I grew up in a tight-knit neighborhood in the suburbs of Connecticut. I was lucky to have such a wonderful environment to grow up in, and I count myself even luckier to still have a strong bond with the people and the place. It was the kind of neighborhood that was filled with kids my age growing up; a place where we would run around each other’s yards, play kickball in the cul-de-sac and spend hours and hours in each other’s homes playing dress-up. To this day, it still has neighborhood parties. The name of the street I grew up on is Calhoun Avenue and is one of my favorite places.
My mom taught me how to sew, and always encouraged my siblings and me to create. She would supply myself, my brother and sister with all the arts & craft supplies we could ever dream of. I’ve created things for as long as I can remember, from little doll house props made from clay to purses made from my mom’s old scarfs. And, at every single birthday party, we had some kind of craft.
Today, I’m based in Brooklyn NY and own Calhoun & Co., a gift and home goods business specializing in cozy, weekend vibe products including blankets, games, pillows, towels, wall hangings, and even playing cards! Until a couple of months ago, I was working out of our apartment in Williamsburg, but now I’ve got a studio space in Greenpoint. The building where my studio is was a pillow factory at one point, and a variety of many others as well. Being located here and able to start my day by walking through McGolrick Park has been my favorite new morning routine.
I enjoy working in Brooklyn because of the large and welcoming creative community here—whether it’s folks to bounce ideas off of, people to be inspired by, or just having a buddy who understands some of the challenges I may be going through as a fellow working creative. I feel so lucky to have so many of these kind and creative people at my fingertips. Of course, social media has made netting these new friends much easier, though prior to that, the amazing shows and events in the area helped in meeting other creative, as well.
I haven’t been in my space very long, only a couple of months, but a lot of my fixtures came with me from my apartment workspace. I primarily needed it to be a functional workspace as quickly as possible—so that meant having the entire product assortment accessible, a space to pack orders, a place to sit at a desk to do computer work, and a space to illustrate, sew and create. I greatly value my art supplies—sewing machines, markers, ink, colored pencils, paint, fabric, and pens—even though I’m always running out of ink and replenishing. I couldn’t design anything without them.
My boyfriend, Bobby, built both my computer desk and my illustrating/crafting desk, so they’re special to me. I wanted my studio to feel cozy and almost like an extension of my home—so I brought in a little plant life, and a leather butterfly chair. It’s not a big space, but it does have one giant window and lets in some nice natural light—which was a must when looking for a creative space.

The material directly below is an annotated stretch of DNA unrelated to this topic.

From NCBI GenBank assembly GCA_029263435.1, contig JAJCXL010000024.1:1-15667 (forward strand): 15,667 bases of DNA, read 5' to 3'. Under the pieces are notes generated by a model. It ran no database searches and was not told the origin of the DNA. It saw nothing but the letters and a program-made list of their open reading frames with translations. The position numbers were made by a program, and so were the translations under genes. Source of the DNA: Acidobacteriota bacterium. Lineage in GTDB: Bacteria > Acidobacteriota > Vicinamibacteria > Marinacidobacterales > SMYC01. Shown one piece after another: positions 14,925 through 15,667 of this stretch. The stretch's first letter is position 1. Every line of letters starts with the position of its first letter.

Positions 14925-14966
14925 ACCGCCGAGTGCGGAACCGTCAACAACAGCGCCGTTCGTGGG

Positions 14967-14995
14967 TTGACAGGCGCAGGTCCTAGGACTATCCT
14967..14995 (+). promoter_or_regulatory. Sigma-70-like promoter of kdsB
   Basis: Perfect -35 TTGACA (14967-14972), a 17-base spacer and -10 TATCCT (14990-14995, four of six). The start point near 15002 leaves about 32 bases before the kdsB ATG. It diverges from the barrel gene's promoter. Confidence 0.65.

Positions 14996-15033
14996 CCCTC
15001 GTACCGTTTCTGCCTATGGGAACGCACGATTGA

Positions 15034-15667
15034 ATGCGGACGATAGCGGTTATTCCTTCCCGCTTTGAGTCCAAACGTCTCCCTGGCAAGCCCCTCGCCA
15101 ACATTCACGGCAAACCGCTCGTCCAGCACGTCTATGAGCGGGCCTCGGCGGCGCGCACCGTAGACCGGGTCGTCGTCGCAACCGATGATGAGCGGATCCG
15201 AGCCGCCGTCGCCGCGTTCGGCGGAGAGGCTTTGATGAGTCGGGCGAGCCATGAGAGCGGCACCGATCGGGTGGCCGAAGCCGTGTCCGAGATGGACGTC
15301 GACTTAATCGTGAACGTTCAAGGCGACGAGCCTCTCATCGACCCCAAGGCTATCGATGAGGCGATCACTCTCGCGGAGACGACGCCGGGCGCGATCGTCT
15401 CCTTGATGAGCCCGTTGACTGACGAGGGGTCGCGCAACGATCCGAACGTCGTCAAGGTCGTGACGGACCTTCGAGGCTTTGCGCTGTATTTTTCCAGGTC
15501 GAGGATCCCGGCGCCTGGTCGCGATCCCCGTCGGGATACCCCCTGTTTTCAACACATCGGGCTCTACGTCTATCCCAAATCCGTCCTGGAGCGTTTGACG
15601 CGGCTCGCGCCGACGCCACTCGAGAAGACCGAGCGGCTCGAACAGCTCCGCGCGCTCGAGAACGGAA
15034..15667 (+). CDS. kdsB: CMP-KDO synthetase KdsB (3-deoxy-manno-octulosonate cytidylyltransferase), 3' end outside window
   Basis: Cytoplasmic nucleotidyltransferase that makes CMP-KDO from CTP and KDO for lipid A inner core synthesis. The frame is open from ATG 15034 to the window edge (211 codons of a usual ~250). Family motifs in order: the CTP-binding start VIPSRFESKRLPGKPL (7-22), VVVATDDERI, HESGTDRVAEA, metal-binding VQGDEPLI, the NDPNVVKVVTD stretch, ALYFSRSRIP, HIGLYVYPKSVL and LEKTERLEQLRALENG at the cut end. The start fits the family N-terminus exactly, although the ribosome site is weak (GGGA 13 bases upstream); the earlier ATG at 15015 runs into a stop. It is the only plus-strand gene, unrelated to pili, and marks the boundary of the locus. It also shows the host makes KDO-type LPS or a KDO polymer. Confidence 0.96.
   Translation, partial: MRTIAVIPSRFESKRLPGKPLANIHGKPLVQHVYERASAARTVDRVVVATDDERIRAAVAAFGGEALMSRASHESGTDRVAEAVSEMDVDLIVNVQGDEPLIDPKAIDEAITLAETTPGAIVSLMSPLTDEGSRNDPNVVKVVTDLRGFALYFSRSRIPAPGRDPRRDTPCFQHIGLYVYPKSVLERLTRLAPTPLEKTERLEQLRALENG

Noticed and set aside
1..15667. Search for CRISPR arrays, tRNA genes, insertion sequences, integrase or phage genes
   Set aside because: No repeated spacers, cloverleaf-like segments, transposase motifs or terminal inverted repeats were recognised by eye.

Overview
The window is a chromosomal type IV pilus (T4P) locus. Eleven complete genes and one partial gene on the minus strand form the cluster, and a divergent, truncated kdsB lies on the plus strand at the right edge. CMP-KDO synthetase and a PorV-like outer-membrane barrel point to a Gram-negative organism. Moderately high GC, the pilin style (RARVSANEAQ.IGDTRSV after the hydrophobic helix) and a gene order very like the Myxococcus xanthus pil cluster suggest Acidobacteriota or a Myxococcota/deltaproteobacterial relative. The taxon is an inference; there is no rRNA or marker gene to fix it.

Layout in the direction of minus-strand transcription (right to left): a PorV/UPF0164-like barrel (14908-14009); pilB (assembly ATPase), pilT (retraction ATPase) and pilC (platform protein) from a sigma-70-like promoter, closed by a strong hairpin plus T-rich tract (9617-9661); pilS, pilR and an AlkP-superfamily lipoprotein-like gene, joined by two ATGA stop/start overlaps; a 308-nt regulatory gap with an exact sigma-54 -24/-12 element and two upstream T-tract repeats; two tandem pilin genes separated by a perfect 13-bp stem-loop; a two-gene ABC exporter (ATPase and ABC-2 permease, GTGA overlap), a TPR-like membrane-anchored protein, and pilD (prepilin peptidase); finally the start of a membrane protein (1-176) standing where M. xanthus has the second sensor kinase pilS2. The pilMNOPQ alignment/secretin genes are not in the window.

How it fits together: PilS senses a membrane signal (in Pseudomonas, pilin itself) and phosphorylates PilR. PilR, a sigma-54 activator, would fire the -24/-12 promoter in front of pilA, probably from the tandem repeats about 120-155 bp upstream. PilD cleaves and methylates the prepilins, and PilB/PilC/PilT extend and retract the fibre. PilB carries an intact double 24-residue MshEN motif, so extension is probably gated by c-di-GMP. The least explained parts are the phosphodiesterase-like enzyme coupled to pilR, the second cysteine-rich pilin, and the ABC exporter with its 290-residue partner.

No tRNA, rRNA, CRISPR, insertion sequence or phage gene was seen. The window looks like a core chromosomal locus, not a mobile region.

I’ve always been the way I am. I love searching for inspiration, and get excited when I see something that I think can translate to a product, a design, or just a sketch. I also feel the need to let myself be creative and make things for no specific reason. It’s important for my brain to have that time to create, even if it’s a doodle without any expectations.
The joy I get simply from drawing or painting keeps me driven and inspired. Playing with colors and designing a product that someone is excited to have in their home can bring its own inspiration for even more products. I love the idea that my designs are used as gifts to connect people or make someone’s home feel more “homey”.
Another source for inspiration is traveling, though I definitely don’t do it enough—though I’m also inspired by the complete opposite, staying home and being present in my own space. Wherever I go, I’m constantly inspired by colors, insects, flowers, New York City, and my dog, Slug—his ability to nap & get cozy anywhere and anytime is incredible.
Sometimes it’s really hard to make time to step away from a project with a deadline to just let my creativity flow for the heck of it. It is, however, really important to do so in order to move forward—taking time to simply doodle or create.
Because I’m running this business solo, I don’t get to spend enough time being creative. While I do get a lot of help from family and friends, I have to do all the non-creative stuff too—answering emails, shipping orders, managing production, and on and on. Finding that extra time to create is, therefore, my biggest challenge, but that said, I can’t force it. If I’m just not feeling it, then I move on to something else. It has to feel free and not feel required.
If I have learned one thing about owning or starting a creative business, it’s that you just have to go for it. Of course, you need to have some kind of a plan, but you’ll learn so much more as you go. You can plan and plan, but no matter how much you try to figure out the path you’re about to go on, it’s going to change along the way. Be flexible about how you reach your goals, and be willing to change what your goals are. Trust your gut and be yourself.
I still hop out of my chair and do a little dance anytime Calhoun & Co. receives some kind of attention from a blog or publication. Seeing people who are genuinely excited to have a Calhoun & Co. product in their home is the coolest thing to me. It makes me incredibly happy when someone will read or look at one of my designs and just simply laugh or smile.
CHERISHED DOODLING SPACE
My boyfriend, Bobby, made this desk for my new studio, which is my favorite place to work.